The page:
STAFF in the Department of Social and Family Affairs have clocked up almost 20,000 uncertified sick days since 2006.
As the numbers out of work hit a record high, documents released under Freedom of Information show staff from Mary Hanafin’s department have already taken 1,705 so- called ‘duvet days’ this year — and are one of the worst offenders across all Government departments.
More than a quarter of the sick days were on a Monday.
Social and Family Affairs Minister Mary Hanafin has been severely criticised because of the lengthy delays in processing unemployment claims.
However, despite repeated pledges from the minister to redeploy staff from other areas, some people are forced to wait up to three months for benefits.
The figures released to the Irish Examiner show in 2006, 5,998 days in the department were lost. In 2007 the figure was 5,933 and again last year it was 5,970, proving the problem is ongoing. These figures added to the tally so far this year amount to 19,606 uncertified sick days since 2006.
The department employs just under 5,000 staff, and is one of the biggest in Government.
Clerical officers, of which there are about 2,400, were by far the worst offenders, and between them racked up almost 4,000 uncertified days annually from 2006.
Last year, 383 staff in the department were referred to the chief medical officer for examination. This is understood to be undertaken only if someone has a particularly bad sick leave record.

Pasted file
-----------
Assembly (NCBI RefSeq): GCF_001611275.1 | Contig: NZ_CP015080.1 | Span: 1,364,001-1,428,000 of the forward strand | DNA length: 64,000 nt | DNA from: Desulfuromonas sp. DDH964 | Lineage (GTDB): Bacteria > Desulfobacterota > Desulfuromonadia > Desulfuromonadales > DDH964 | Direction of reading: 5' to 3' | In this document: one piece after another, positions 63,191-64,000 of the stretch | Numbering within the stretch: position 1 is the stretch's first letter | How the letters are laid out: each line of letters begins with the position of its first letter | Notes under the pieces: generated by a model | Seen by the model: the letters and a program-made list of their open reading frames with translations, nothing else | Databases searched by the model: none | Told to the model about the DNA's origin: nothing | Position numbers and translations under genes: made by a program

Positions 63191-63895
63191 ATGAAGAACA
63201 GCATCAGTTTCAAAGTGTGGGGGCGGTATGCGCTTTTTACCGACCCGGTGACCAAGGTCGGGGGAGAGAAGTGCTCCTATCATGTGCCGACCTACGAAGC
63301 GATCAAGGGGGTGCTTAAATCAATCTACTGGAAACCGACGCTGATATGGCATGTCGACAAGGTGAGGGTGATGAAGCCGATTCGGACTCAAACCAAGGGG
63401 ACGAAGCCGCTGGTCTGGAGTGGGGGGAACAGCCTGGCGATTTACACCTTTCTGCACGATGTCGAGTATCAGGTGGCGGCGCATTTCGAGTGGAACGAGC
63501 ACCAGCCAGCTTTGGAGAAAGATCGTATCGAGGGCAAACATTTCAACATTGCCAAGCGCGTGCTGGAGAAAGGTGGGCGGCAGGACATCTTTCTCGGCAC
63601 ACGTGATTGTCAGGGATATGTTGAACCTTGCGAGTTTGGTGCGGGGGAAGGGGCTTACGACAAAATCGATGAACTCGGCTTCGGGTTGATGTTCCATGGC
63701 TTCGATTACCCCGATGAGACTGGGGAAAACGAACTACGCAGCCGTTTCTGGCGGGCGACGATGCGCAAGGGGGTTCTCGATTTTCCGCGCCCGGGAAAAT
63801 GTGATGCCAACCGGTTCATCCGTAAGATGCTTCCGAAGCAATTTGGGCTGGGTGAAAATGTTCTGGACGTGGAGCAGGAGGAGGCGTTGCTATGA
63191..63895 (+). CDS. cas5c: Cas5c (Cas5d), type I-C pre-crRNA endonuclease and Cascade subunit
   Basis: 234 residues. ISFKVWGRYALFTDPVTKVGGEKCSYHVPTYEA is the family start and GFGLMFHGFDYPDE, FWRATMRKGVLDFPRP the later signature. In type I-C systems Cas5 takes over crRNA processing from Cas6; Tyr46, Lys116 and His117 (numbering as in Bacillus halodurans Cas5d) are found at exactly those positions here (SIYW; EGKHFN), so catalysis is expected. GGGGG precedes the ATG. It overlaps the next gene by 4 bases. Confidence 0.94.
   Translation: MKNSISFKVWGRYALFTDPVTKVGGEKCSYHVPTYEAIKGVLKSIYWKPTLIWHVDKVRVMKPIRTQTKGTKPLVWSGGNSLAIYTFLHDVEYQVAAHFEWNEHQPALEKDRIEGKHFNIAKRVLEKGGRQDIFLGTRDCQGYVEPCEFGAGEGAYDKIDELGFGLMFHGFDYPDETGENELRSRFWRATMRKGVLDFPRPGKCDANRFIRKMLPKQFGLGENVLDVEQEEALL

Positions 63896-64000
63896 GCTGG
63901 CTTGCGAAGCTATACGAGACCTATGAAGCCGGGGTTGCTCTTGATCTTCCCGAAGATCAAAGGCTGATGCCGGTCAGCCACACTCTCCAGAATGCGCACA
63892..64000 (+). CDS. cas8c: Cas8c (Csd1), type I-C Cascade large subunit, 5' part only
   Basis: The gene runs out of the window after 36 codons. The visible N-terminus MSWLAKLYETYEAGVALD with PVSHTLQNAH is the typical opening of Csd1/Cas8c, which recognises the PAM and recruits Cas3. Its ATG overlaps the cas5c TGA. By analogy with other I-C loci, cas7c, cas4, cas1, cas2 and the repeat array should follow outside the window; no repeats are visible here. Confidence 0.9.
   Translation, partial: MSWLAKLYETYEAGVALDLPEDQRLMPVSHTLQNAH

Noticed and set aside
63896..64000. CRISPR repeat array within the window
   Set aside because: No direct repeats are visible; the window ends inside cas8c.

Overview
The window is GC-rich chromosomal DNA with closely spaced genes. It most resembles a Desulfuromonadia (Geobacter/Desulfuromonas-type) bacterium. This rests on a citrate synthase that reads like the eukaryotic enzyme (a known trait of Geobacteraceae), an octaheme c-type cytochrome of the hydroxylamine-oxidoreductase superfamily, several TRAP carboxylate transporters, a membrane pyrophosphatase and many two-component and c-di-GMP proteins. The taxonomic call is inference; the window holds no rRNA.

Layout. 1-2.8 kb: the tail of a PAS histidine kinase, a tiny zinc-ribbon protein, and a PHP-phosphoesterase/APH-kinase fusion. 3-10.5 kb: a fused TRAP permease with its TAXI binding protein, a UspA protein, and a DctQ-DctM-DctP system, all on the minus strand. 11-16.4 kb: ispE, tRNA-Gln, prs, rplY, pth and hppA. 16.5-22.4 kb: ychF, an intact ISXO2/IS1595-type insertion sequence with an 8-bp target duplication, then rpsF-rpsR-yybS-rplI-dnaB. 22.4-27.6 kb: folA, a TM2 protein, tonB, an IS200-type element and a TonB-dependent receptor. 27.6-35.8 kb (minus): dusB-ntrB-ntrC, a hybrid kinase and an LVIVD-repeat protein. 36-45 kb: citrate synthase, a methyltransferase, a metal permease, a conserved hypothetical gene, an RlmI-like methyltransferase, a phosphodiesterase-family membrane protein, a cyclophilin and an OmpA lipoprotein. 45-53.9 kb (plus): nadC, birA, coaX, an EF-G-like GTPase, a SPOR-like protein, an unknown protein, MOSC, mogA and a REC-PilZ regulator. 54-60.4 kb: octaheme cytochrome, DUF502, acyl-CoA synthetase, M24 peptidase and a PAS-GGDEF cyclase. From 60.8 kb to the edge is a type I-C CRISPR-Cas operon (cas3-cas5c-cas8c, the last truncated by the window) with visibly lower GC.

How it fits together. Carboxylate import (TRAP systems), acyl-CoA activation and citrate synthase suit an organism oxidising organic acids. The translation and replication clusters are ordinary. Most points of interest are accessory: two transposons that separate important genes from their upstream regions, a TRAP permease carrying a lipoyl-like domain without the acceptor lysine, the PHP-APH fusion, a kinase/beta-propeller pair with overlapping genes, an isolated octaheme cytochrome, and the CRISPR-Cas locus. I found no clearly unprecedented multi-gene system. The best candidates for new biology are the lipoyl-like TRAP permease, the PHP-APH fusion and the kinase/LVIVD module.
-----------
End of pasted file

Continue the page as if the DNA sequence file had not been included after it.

However, absenteeism problem is not confined to Ms Hanafin’s department.
Department of Agriculture staff clocked up 3,095 uncertified sick days last year — 653 of these on a Monday. Department of Education staff took more than 3,000 sick days over the past two years, and almost 400 so far this year.
Under official civil service rules, staff can take two days of sick leave without having to provide a medical certificate, and up to seven days uncertified sick leave in total per year.
Civil servants who took more than 56 days of sick leave in four years were ruled out for promotion
According to the Department of Social and Family Affairs, all sick leave is monitored closely and particular attention is paid to the number, and pattern if any, of uncertified sick days.
Officers who take between five and seven uncertified sick days in any 12-month period are contacted formally by the department and the matter is then dealt with on an individual case basis, a spokesperson said.
An investigation into absenteeism in the civil service is being prepared by the Comptroller and Auditor General’s Office and it is expected it will be presented to the Minister for Finance mid-summer.
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